General David H. Berger: Thanks Senator, having lived at Marine Corps Air Station Yuma in 1991 to 1994, I think, I know exactly what you’re talking about. If you’ll allow me Senator, I’d like to look into this problem, and come back to you, individually, with where that project is in funding and, to your point, what might be done to accelerate it. I don’t think you expect us to shoot from the hip. So, if it’s okay with you, I’ll do the homework and I will come back to your office with “here’s where it lays right now. And this is what it would take to accelerate it. 

Kelly: I appreciate that. I’ve spent a lot of time down there on the base looking at facilities. You know, I really love looking at the airplanes and spending time there but as important as the airplanes are, you know things like enlisted housing, which also my office would like to follow up on that issue, as well. 

Got a totally different question for Secretary Del Toro and Admiral Gilday. So, in April, the State Department announced that the United States and India had agreed at the recent 2+2 dialogue to explore possibilities of utilizing Indian shipyards for repair and maintenance of ships of the U.S. Maritime Sealift Command. I was in India just a few weeks ago and had discussions about this with Indian officials, the Deputy National Security Advisor, their Secretary of Defense and they were really interested in this opportunity and optimistic about it. So, in connection with this possibility, Mr. Secretary, to what degree would doing this work enhance Navy and DOD operations in the Indo-Pacific region, and would doing this work in Indian shipyards strengthen U.S.-Indian relations?

Secretary Del Toro: Thanks, Senator, and thanks for your dedication to this issue because what distinguishes us from the Russians and the Chinese is the strength of the alliances that we have with our partner nations around the globe and that is no better example of our relationship with India as it continues to grow. While the specifics of this deal are being negotiated, I think overall it is a perfect representation of what we need to continue to do around the globe as well in order to support our ships deployed in the Pacific. The CNO has been very engaged in this if, with your permission, I’d like to ask him to discuss the matter.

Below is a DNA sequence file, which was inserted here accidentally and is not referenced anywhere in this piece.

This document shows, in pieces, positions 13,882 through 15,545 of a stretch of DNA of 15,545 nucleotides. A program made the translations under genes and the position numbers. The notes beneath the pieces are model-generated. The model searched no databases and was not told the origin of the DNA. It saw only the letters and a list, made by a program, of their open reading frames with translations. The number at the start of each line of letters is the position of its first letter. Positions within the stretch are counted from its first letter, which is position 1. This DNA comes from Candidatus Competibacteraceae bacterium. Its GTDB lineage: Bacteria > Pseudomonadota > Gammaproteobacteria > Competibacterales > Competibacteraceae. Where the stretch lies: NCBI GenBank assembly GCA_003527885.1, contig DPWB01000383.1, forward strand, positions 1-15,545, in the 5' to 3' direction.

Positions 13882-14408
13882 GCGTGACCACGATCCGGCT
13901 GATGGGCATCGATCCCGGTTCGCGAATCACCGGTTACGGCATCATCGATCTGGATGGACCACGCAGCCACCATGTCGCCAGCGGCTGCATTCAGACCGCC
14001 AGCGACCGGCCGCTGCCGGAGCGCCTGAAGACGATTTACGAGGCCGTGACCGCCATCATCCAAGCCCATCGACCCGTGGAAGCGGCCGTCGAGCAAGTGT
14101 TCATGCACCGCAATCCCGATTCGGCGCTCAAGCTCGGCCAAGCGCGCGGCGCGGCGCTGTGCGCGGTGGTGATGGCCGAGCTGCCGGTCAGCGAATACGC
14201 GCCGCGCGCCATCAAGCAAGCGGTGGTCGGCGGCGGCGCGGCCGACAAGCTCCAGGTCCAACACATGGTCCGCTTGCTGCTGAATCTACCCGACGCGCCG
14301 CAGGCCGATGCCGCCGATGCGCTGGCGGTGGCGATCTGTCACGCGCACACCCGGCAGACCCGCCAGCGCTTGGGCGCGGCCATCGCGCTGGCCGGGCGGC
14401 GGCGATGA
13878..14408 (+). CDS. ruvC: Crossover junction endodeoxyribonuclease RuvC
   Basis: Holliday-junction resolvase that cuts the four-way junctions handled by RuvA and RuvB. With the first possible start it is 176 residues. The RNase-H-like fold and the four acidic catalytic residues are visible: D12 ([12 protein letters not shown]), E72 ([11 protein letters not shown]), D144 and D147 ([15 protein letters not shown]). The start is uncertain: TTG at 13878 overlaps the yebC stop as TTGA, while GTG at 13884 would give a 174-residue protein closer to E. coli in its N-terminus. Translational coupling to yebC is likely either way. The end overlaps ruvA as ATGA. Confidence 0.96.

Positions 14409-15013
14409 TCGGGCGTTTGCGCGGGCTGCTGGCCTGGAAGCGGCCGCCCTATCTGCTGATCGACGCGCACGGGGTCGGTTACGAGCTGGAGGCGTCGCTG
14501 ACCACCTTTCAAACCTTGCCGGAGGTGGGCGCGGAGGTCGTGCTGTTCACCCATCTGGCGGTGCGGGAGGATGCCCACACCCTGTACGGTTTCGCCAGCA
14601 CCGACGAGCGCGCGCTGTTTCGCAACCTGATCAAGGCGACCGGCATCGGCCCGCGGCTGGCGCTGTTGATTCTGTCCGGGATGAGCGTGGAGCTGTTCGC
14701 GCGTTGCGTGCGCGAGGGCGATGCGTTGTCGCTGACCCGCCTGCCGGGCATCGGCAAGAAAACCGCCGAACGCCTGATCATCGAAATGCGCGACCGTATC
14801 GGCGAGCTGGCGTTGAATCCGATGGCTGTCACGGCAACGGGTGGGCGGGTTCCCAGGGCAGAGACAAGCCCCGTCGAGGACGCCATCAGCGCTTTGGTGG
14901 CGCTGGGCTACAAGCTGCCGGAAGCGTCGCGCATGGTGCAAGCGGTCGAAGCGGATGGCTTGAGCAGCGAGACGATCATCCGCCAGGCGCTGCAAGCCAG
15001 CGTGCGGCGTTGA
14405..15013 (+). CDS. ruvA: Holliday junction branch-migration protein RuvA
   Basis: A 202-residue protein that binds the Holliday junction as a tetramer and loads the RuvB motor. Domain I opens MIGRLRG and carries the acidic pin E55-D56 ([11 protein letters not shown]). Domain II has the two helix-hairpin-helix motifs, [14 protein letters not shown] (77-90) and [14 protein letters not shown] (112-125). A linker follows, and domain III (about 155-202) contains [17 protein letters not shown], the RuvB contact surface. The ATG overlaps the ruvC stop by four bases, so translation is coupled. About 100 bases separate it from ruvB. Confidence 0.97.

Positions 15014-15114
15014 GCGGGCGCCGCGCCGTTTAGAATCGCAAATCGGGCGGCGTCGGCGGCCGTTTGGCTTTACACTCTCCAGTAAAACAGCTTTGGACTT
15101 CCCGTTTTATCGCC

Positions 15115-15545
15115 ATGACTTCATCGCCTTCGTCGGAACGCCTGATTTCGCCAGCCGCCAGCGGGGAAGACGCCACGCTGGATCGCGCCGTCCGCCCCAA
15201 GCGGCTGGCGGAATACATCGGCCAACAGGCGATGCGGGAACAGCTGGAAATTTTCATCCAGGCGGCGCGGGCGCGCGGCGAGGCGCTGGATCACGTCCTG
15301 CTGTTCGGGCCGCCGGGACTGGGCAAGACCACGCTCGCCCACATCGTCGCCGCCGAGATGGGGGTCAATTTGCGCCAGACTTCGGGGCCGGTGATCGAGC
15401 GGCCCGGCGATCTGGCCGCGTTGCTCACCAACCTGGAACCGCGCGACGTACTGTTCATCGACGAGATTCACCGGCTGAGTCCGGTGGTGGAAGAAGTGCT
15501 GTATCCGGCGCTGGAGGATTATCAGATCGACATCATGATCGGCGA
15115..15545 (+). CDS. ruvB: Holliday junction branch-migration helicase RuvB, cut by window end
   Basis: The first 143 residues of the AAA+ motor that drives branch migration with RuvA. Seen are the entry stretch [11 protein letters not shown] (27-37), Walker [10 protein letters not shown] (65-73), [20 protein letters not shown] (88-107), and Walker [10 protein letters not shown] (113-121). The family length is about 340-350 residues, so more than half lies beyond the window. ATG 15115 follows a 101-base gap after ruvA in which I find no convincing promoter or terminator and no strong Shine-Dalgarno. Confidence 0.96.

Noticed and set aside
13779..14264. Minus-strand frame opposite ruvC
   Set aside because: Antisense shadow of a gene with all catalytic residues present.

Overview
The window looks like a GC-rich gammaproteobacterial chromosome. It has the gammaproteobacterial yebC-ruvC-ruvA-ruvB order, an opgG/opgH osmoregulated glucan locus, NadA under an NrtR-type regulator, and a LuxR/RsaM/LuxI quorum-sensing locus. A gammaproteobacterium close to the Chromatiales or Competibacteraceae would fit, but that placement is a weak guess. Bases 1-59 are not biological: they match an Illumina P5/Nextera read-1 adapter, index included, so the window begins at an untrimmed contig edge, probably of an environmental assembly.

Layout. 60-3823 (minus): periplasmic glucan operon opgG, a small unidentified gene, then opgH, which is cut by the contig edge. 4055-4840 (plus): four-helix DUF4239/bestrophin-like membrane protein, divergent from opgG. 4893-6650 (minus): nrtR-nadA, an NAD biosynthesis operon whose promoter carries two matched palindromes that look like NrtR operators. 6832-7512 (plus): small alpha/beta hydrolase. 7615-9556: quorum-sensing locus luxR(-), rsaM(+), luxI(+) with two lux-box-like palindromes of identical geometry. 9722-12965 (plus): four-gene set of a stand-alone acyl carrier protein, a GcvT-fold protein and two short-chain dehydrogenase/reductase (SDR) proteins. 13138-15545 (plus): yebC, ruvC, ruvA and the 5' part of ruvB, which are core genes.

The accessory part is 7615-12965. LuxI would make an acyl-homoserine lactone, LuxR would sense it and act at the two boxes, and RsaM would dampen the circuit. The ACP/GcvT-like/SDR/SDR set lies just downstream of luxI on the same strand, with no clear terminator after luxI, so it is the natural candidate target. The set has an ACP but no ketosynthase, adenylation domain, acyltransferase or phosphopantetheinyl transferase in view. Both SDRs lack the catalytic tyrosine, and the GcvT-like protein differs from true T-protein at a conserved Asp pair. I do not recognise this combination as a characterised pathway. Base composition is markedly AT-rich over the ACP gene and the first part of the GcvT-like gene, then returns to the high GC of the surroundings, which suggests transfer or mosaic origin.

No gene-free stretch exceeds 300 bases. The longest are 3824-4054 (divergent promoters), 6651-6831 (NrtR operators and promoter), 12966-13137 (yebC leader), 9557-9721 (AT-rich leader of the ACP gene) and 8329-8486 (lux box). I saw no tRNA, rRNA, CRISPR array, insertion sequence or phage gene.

Admiral Michael M. Gilday: Thank you, sir. So, I visited India and I specifically asked to go to Mumbai to take a look at their shipyards to see for myself what their capabilities are. This is a quick win for the United States-Indian relationship. We’re just sending now a team over there to do a more detailed survey. My goal is to get a ship in there this summer to do voyage repairs. So, it gives us more flexibility, more opportunities in theater to get ships fixed. I have a high degree of confidence in their ability to do that. I think we are on the right track, sir, and I’ll follow up with you as we nail down that deal.   
Kelly: Alright, and if there’s any other, you know, gaps in authorities that you need from Congress, please let us know. I’d like to figure out a way to get this done. India and the United States, we have the same strategic problem in the region, and that’s China. So, wherever we can look for more opportunities to work jointly with the Indian government and the Indian military, I think it benefits us. Thank you.